The double standards of the Western powers are once again quite evident from the Bahrain conflict.
Made up of 36 islands, with an area of 707 square kilometres and population of 718306, the Kingdom of Bahrain is situated on the western side of the Persian Gulf, between Saudi Arabia to the east and Qatar to the west. More than two-thirds of its people are Shia whereas the Sunni rulers are not more than 25 per cent.
Besides this, the majority Shias have always complained of not getting their due share in employment, education and the distribution of national wealth. They insist with the help of reliable facts and figures that the size of their majority is being systematically reduced in the country, by deliberately bringing in Sunni professionals, workers and even mercenaries from other countries, including Pakistan. The police which has always played a key role in the suppression of opposition is said to be dominated by such foreigners. Thus, until a few years ago, the Shia population in the country which was almost 70 per cent has now been reduced to 60 per cent. In the past few decades, their have been intermittent civil disturbances, protests and demonstrations, calling for greater political freedom, granting of basic human rights, more access to information and a greater role in government affairs. But instead of addressing such genuine grievances, during his 37 years of authoritarian rule, Isa bin Salman Alkhalifa resorted to the use of brutal force to crush the opposition. When in 1994, serious clashes erupted calling for the restoration of the dissolved National Assembly, in the hope of hushing up the matter, he started lengthy negotiations with some opposition leaders. But after several months, the talks ended up in failure and he ordered a major crackdown against the opposition activists. This massive operation involved arbitrary detentions, torture and persecution of prisoners and forcible exile of hundreds of opposition supporters, without giving them the right to appeal against their exile. A large number of opposition sympathisers were fired from their jobs, without any crime. Such harsh tactics provoked further violence and during the next few years, students, civil rights activists and even women had frequent skirmishes with the law enforcing authorities in the capital Manama.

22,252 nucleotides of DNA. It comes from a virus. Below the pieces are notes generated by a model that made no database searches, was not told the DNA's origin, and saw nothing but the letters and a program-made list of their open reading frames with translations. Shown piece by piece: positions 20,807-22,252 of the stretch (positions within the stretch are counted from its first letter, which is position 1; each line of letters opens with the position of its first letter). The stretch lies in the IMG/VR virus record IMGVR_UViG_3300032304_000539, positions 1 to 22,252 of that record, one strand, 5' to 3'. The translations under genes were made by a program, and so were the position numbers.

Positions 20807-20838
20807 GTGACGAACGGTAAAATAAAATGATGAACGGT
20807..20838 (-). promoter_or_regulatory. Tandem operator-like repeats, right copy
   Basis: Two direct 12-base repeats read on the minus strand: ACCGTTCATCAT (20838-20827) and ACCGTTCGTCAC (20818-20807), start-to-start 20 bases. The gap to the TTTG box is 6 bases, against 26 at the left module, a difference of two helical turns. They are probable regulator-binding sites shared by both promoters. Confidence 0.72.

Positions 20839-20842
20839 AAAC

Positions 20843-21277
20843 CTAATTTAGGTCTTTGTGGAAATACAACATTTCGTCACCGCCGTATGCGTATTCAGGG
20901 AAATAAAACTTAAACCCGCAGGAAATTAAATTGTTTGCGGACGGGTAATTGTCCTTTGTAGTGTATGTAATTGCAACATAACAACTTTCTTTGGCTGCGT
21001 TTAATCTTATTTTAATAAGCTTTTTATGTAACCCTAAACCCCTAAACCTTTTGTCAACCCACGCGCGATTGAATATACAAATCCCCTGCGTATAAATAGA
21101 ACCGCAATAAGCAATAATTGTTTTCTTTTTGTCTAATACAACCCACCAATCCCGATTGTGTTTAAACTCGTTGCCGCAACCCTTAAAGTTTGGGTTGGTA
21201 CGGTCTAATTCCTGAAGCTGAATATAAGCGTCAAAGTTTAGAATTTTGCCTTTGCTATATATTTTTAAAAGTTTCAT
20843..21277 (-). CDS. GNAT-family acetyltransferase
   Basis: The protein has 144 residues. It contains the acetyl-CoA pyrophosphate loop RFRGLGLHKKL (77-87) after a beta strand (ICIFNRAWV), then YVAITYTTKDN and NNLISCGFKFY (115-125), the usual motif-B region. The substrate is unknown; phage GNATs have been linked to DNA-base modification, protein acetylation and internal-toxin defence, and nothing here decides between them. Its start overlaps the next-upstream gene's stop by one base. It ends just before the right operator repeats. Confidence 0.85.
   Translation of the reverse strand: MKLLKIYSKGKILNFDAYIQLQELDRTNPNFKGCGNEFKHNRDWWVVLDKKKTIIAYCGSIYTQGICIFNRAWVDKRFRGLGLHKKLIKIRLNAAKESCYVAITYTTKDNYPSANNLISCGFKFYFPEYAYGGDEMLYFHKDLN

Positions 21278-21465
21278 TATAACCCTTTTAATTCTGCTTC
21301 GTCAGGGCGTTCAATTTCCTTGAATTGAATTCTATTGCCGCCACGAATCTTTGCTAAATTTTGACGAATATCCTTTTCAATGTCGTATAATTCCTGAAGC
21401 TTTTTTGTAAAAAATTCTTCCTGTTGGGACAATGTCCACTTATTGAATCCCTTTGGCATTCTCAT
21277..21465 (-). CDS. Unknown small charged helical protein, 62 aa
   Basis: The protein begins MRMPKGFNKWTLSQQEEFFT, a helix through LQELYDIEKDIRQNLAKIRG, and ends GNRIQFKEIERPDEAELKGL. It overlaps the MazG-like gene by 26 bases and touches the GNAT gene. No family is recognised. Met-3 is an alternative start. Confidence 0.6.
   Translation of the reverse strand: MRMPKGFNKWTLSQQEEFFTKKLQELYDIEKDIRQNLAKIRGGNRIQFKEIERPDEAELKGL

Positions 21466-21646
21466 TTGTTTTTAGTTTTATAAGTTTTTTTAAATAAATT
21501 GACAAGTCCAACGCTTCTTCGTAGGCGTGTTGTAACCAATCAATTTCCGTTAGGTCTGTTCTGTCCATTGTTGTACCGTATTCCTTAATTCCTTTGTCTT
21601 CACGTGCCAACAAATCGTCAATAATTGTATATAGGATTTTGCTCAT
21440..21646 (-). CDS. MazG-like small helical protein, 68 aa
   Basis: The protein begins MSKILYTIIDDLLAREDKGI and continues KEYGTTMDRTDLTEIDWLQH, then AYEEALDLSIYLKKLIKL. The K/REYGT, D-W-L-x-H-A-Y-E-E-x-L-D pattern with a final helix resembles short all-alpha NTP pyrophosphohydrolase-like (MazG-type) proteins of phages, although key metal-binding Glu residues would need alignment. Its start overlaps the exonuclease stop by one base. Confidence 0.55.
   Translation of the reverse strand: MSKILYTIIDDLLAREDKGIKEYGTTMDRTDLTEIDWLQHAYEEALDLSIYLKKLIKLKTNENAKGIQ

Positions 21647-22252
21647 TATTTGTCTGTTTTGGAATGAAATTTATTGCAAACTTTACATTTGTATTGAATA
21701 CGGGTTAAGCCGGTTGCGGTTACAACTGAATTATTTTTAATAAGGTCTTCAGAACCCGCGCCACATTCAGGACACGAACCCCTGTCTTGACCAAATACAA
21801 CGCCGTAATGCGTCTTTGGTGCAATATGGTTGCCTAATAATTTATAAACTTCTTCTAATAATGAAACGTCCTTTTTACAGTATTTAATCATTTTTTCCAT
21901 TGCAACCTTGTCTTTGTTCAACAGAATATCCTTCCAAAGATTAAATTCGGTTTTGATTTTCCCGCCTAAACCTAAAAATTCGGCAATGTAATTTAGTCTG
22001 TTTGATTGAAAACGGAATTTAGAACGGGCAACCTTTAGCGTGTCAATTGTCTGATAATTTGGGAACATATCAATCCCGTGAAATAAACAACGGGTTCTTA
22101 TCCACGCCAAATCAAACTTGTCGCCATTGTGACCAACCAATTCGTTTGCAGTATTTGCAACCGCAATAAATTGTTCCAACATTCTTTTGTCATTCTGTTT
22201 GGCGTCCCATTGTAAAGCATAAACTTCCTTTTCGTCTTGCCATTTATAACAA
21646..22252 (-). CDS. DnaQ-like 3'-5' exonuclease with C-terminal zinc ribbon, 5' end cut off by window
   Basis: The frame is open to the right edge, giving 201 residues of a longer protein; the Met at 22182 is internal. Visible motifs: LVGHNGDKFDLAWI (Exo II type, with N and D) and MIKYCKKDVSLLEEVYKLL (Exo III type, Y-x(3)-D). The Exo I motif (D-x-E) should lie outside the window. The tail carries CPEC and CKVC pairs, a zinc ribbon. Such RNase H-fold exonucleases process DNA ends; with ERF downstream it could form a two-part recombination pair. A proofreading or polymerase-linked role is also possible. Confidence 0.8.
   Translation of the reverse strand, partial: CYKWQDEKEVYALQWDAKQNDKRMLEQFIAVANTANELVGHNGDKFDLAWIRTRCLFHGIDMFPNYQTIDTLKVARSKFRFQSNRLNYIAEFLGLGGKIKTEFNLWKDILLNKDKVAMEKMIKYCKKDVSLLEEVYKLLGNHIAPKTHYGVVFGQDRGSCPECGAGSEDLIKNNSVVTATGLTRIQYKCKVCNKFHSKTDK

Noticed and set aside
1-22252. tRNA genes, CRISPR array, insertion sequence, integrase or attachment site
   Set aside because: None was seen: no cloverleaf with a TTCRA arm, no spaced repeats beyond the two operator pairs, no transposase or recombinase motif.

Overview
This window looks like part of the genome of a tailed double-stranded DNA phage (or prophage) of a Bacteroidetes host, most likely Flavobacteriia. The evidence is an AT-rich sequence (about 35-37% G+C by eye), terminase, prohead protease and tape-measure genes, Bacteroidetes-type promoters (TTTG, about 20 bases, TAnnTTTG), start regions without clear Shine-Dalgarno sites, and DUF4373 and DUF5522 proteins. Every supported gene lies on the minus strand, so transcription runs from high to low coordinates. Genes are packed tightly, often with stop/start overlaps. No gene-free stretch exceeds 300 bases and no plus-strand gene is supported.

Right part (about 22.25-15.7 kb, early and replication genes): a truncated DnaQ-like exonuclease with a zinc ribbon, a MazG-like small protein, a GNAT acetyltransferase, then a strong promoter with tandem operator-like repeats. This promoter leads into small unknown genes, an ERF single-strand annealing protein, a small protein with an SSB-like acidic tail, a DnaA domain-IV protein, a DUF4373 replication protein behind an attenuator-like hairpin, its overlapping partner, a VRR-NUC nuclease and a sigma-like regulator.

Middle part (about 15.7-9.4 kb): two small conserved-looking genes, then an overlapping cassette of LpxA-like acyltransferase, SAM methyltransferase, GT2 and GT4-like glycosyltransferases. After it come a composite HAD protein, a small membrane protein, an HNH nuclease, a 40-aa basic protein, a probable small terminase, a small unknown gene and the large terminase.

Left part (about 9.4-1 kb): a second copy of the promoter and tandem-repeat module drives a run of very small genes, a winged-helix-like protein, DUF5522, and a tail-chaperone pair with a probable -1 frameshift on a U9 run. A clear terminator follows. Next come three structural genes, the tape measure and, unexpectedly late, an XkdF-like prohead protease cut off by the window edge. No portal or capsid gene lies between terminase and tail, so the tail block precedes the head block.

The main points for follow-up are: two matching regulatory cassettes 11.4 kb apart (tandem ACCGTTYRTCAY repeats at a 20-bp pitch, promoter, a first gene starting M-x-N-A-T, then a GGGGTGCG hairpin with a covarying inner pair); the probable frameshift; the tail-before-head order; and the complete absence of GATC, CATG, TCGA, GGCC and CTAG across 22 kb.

When in 1999, the Emir died of a heart attack, he was immediately succeeded by his son Hammad bin Isa Alkhalifa who, realising the need for reforms, released a large number of political prisoners, granted citizenship to hundreds of stateless Shias and paved the way for the formation of a bicameral legislature consisting of Consultative Council (To be nominated by the King) and the Chamber of Deputies (to be elected by popular vote). However, the 2002 elections were boycotted by the main Shia and secular groups. They decided to take part in the 2006 elections and for the first time, a Shia candidate was appointed as Deputy Premier. But such half-hearted reforms failed to satisfy most of the people and they again took to the streets in their thousands as a part of the pro-democracy movement currently going on throughout the Middle East and the Arab world. But as usual, the Bahraini authorities blamed Iranian agents for being behind the violence and ordered the expulsion of a number of Iranian diplomats. Moreover, in order to crush the insurgency, they asked help from Saudi Arabia which is the main ally of the West and arch rival of Iran in the region. In response, it readily sent its 500 troops to Bahrain, a move which is bound to escalate tensions in the region and further flare up the proxy war that has been going on between Iran and Saudi Arabia for quite some time in the whole region.
The double standards of the Western powers are once again quite evident from this conflict. Apparently, they project themselves as the most vocal advocates of political freedom, human rights and democracy all over the world. Under the umbrella of the United Nations, they acted swiftly to enforce a no-fly zone over Libya for the protection of its ordinary civilians. But their lukewarm response to the on-going injustices, atrocities and violation of human rights in Bahrain clearly reveals that they have no sympathy for the majority of Bahrainis. Their inaction against the country’s dictatorial regime means that indirectly they are supporting it only because it is one of their most important allies in the region in their confrontation with Iran. In other words, those who vigorously chant the slogan of ‘majority is authority’ are willingly allowing a minority to permanently subjugate the majority, only because it is suited to their own vested interests.